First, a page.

Microsoft says it is aware of a code fault that caused some Exchange servers to stop processing emails on New Year’s Eve as the clock struck midnight. The bug has been called Y2K22 by system administrators who are spreading remedies on social media, in the style of the Y2K bug, which afflicted some systems at the same time 22 years ago.
Microsoft said its experts were “working around the clock on a fix” that wouldn’t require users to mess with their on-premise servers to get things back up and running, but warned that it “would take several days to create and deploy.” Instead, those developers are working on a new upgrade that “is under final test validation” and will demand client action while still providing “the quickest time to resolution.”
The problem appears to be related to the way Microsoft named updates for its malware-scanning engine, which included the year, month, and day (220101) in front of another four-digit number (0001). Microsoft appears to utilize this technique because if an update is labelled “2,201,010,001,” it’s easy to figure out which one is the most recent because it has the greater value.
The problem appears to be related to the way Microsoft named updates for its malware-scanning engine, which included the year, month, and day (220101) in front of another four-digit number (0001).Microsoft appears to utilize this technique because if an update is labelled “2,201,010,001,” it’s easy to figure out which one is the most recent because it has the greater value.
The issue appears to be that the field in which this number was kept had a 31-bit restriction, implying that the greatest number that could be represented was 2,147,483,648 or 2 to the power of 31.This naming scheme would exceed the maximum value that could be represented in 31 binary symbols as soon as the clock struck 2022.The company hasn’t validated the technical details, but their explanation appears to back up the theory: “Version checking against the signature file causes the malware engine to crash, resulting in messages being held in transport queues.”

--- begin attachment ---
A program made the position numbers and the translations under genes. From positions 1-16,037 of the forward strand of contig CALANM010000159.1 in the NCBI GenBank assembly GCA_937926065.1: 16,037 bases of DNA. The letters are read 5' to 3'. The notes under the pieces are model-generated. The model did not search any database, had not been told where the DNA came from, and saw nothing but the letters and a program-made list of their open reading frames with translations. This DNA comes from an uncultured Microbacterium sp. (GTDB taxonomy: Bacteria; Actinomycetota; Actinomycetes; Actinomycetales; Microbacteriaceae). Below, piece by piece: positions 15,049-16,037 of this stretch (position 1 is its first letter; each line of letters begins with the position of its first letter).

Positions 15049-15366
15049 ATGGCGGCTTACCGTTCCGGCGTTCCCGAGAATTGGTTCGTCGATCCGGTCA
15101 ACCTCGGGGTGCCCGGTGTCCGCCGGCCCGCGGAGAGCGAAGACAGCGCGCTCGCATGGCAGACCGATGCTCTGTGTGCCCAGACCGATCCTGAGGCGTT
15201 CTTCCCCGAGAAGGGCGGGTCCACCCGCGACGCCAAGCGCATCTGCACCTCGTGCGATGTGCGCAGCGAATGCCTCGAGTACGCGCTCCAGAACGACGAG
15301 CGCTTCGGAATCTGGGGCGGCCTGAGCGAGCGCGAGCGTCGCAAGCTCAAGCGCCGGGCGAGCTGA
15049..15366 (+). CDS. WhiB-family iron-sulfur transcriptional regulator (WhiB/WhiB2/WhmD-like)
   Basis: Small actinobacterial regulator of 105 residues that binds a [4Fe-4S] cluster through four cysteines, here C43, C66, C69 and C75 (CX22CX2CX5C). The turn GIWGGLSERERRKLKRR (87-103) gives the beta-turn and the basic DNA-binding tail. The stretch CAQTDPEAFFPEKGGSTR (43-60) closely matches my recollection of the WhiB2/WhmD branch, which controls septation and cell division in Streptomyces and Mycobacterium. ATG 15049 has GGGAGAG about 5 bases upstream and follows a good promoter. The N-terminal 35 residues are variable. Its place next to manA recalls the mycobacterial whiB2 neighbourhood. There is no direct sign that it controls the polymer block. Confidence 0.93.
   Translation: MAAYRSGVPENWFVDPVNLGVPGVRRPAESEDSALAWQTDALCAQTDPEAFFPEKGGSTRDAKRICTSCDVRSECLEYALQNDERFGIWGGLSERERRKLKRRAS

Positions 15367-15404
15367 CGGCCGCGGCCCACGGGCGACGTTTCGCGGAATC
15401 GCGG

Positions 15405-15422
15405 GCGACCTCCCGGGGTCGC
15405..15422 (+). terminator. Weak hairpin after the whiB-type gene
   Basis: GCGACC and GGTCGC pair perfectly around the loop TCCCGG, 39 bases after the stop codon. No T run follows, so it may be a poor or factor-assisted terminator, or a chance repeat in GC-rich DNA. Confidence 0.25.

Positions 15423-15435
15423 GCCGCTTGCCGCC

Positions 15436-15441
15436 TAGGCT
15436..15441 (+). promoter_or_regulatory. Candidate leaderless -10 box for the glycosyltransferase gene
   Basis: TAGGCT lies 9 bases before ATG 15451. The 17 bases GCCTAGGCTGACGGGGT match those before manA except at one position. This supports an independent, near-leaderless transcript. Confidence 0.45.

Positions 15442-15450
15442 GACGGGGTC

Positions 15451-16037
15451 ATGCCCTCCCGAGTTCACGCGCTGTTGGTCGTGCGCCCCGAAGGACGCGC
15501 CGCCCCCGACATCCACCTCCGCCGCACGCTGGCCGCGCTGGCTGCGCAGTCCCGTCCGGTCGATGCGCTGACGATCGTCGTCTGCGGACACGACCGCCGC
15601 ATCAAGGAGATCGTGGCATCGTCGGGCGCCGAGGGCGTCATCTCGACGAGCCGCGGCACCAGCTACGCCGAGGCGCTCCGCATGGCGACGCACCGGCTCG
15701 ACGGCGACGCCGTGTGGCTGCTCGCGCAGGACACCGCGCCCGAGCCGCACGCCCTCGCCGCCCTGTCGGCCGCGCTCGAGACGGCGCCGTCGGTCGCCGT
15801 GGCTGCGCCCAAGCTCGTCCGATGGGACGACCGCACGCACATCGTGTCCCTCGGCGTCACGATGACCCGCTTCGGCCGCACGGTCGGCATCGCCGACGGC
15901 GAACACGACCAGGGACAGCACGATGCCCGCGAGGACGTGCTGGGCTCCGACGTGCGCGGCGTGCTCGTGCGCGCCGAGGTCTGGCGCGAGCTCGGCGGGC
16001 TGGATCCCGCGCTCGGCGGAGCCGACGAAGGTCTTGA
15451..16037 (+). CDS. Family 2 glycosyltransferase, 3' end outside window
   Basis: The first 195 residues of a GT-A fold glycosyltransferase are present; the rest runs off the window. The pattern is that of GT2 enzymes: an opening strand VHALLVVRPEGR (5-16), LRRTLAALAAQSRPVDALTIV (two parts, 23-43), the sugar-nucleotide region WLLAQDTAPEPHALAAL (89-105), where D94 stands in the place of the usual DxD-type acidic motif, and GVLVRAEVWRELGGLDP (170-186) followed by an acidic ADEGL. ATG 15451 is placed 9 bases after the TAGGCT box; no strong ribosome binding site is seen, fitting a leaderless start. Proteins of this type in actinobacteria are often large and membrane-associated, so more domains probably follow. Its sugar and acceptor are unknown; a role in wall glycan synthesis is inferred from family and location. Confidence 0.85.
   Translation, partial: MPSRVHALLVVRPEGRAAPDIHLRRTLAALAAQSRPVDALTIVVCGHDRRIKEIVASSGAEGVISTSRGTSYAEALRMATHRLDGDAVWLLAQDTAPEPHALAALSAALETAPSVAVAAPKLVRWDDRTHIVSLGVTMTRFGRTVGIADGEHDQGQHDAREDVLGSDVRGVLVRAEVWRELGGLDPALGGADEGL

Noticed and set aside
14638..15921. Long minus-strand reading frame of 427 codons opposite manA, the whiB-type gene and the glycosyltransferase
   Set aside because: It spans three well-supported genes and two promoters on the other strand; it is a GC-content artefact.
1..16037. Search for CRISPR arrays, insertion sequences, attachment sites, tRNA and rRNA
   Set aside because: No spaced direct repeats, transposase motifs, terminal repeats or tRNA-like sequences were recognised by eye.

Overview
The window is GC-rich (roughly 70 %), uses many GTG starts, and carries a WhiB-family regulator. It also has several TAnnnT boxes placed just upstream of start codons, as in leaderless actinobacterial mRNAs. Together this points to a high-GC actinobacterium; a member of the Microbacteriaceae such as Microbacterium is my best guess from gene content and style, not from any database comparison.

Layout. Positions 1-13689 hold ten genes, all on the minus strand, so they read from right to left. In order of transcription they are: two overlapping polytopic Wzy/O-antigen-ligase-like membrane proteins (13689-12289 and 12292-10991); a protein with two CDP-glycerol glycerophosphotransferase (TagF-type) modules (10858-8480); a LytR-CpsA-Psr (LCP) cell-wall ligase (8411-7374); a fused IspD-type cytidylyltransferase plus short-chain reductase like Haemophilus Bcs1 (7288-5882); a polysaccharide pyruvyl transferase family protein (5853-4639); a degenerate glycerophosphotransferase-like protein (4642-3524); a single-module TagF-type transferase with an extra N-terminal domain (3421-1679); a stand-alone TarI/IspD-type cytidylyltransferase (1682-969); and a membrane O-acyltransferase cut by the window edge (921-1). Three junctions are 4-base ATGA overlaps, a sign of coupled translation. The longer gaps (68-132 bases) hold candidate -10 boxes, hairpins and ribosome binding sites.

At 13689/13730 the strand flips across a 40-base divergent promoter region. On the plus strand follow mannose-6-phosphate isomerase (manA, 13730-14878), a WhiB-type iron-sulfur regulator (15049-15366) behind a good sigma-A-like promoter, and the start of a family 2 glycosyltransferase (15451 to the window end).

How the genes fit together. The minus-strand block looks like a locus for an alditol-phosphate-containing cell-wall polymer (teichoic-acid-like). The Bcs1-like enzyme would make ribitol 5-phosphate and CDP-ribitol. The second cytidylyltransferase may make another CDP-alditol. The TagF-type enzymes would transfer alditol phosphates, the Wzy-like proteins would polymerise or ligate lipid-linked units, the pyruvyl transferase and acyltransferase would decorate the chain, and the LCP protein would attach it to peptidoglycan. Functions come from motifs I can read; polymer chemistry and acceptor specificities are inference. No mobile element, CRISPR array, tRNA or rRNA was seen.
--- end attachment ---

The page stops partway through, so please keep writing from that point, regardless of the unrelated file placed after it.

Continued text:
The problematic software update is for Microsoft’s anti-malware scanning software, which means that messages that should be queued and examined are just being queued. On Microsoft’s website, one managed service provider cautioned that a client queued 10,000 messages in less than 24 hours. They said that doing so would risk filling up the server’s storage and causing it to fail, perhaps shutting down the firm.
“If you’re not sure your Exchange Server storage has the capacity to keep all queued messages without filling up discs and crashing,” they added, “don’t wait for the Microsoft patch.”
“Use the workaround right now to get the messages out sooner rather than later.”
The problem is that the fix includes turning off the malware filtering feature, which might leave businesses vulnerable to hackers. “You should only use one of these solutions if you have an existing malware scanner for email that is not the engine in Exchange Server,” Microsoft says. According to the Microsoft Exchange team, “We expect to send you this update, together with the actions you must take, as soon as possible. We apologize for any trouble this problem has caused.”